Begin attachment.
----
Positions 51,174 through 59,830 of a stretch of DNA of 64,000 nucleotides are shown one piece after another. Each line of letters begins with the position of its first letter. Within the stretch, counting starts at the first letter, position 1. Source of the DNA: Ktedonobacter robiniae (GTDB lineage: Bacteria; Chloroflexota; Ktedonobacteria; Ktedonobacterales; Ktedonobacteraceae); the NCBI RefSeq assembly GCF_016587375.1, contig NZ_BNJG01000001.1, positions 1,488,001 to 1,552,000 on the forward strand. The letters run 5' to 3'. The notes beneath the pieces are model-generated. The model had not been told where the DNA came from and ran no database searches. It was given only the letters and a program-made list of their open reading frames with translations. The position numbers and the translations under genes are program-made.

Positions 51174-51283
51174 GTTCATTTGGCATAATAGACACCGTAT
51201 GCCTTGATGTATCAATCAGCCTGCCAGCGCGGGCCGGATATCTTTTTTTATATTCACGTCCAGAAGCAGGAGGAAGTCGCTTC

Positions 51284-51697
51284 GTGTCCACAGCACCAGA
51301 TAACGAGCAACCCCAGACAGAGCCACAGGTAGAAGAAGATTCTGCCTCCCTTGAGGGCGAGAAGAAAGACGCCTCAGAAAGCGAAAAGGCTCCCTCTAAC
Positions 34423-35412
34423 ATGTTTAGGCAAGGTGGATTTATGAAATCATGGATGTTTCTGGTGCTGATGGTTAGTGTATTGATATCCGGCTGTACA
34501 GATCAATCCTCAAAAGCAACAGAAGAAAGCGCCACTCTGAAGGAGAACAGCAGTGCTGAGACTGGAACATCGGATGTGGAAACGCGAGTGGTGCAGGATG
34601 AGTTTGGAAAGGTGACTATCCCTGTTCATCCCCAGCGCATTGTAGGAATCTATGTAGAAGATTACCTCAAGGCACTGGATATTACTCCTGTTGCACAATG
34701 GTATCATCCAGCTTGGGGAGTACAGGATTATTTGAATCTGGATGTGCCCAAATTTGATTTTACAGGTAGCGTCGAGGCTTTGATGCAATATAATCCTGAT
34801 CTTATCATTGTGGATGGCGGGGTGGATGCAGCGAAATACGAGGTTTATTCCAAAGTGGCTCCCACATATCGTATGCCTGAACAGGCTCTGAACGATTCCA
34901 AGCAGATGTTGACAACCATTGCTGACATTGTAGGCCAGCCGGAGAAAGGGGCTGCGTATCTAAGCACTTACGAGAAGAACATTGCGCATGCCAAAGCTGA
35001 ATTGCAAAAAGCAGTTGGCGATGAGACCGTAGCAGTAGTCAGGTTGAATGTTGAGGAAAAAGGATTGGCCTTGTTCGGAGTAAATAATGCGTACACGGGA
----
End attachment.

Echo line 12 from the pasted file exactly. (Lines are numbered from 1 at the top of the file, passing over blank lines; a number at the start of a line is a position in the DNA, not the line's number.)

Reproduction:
34701 GTATCATCCAGCTTGGGGAGTACAGGATTATTTGAATCTGGATGTGCCCAAATTTGATTTTACAGGTAGCGTCGAGGCTTTGATGCAATATAATCCTGAT